Historical Albion Michigan
By Frank Passic

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Any photos not otherwise credited are from the personal collection of Frank Passic, Albion Historian.


Albion Recorder, January 12, 1998, pg. 4

With the demolition and reconstrution of the Shell Service Station on the corner of Superior St. and Michigan Avenue, we are reminded that this was once the site of Albion’s most popular hotel: the Hotel Albion. It was originally erected in 1855 by William Knapp under the name of the Knapp House.

Later this was changed to the Goodenow House, then to the Albion House, and finally to the Hotel Albion. An addition was built to the structure in 1879 facing south towards the Michigan Central Railroad Tracks.

The Hotel Albion contained several businesses, such as a barbershop run by Andy Whalen. The hotel also contained a restaurant, and it was here that the Boosters & Knockers Club was organized and held its first meeting in 1913. That club folded last year after several decades of existence.

The Hotel Albion was strategically located at the intersection of U.S. 12 and M-99 along the MCRR tracks, and one block from the Lake Shore & Michigan Southern R.R. depot. For many years the U.S. Post Office had a "hook" along the tracks next to the hotel where mail sacks would be "snagged" by the mail trains passing through town. This was used through the mid-1950s.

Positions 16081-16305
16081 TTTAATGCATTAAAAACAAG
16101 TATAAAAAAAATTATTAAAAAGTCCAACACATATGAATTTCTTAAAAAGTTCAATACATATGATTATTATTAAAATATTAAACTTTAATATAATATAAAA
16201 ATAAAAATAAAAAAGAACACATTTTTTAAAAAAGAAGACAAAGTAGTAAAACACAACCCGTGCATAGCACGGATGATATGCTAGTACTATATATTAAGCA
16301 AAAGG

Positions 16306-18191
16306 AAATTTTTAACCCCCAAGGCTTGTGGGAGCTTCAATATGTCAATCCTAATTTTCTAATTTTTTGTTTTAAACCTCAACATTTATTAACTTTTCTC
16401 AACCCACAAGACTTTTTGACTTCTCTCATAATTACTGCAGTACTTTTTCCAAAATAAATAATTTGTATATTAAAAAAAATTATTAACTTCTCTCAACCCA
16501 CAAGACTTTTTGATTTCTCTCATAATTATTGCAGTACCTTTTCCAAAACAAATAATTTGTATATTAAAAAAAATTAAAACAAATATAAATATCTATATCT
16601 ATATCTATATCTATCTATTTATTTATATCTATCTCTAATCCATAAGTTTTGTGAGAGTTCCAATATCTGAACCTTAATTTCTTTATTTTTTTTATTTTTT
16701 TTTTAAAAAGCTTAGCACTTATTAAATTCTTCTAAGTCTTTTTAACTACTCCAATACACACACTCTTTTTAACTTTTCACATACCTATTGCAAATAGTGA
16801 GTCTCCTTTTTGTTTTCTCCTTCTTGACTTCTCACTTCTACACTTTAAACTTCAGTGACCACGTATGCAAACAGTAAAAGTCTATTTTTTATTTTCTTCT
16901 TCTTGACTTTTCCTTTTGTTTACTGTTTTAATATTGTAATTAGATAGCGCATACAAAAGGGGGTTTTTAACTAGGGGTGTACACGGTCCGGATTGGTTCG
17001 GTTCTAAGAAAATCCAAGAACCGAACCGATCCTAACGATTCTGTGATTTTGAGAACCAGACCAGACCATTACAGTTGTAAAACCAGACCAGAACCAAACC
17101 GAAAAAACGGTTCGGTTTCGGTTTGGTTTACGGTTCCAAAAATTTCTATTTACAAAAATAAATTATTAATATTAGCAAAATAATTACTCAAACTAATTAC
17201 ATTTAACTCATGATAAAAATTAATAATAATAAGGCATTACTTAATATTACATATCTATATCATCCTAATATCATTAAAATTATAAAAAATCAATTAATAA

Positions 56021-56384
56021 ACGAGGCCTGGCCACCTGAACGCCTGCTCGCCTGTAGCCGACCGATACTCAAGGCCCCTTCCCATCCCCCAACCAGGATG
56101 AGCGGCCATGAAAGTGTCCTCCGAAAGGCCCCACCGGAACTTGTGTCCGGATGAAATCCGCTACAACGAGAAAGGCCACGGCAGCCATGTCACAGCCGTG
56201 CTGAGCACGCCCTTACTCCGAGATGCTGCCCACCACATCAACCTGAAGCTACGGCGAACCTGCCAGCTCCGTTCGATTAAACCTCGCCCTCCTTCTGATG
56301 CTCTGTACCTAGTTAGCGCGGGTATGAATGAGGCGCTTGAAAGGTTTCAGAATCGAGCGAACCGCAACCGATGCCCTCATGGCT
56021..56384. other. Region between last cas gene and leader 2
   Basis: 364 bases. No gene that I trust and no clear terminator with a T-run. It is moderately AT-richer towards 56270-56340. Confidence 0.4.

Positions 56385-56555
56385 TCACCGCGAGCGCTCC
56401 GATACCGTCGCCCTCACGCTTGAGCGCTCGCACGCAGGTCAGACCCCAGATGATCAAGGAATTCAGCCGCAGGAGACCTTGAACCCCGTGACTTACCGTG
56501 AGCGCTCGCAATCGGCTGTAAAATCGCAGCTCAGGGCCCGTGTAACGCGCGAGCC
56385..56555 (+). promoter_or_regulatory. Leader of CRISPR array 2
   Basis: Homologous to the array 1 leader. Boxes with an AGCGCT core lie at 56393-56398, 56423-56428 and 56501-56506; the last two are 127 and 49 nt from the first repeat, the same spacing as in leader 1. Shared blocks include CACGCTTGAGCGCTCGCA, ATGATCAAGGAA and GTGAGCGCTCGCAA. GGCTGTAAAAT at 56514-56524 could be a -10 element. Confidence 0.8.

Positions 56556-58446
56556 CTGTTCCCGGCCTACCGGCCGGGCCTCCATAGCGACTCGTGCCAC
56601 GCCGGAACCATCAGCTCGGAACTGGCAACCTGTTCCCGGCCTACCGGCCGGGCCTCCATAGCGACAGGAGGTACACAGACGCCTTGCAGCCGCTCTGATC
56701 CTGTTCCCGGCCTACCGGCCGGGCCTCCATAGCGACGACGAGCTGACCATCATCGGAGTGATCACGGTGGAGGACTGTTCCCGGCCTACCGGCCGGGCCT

Being next to the railroad tracks however was one of the hotel’s drawbacks which eventually resulted in its demise. When trains passed by, the vibrations would shake the building and vibrate the beds and personal items of the patrons. No time for romance when you’re hanging on for dear life. My thoughts go back to the "I Love Lucy" program where they are off to California and spend their first night on the road in a rural hotel where the beds shake and move while the trains pass by.

This annoyance resulted in Albion businessmen getting together via the newly organized Albion Chamber of Commerce to raise funds for a new first class hotel in Albion. This was the Parker Inn (a hotel that didn’t vibrate) which opened in 1926. Take a look at the picture for the month of October in the Chamber’s new 75th anniversary calendar (which I hope you’ve all purchased) and you’ll see this group of businessmen who raised the funds gathered together for a picture.

Some of the managers and proprietors of the Hotel Albion in the early 20th century included: L. S. Pearson (1913), G. T. Finnell (1917), and J. A. Gleason in the early 1920s. Samuel P. Selby was the final manager. He began his tenure here in October 1924. Following the opening of the Parker Inn, business plummeted at the Hotel Albion, and it was closed.

In May 1930, the Shell Petroleum Company purchased the site for a gas station, and the hotel was torn down the following month. A Shell station was erected and has been located here since then, for nearly 68 years. That’s a pretty good longevity record for downtown Albion. This week we present an 1895 photograph of the Hotel Albion, an Albion landmark for many years.

Hotel Albion in 1895


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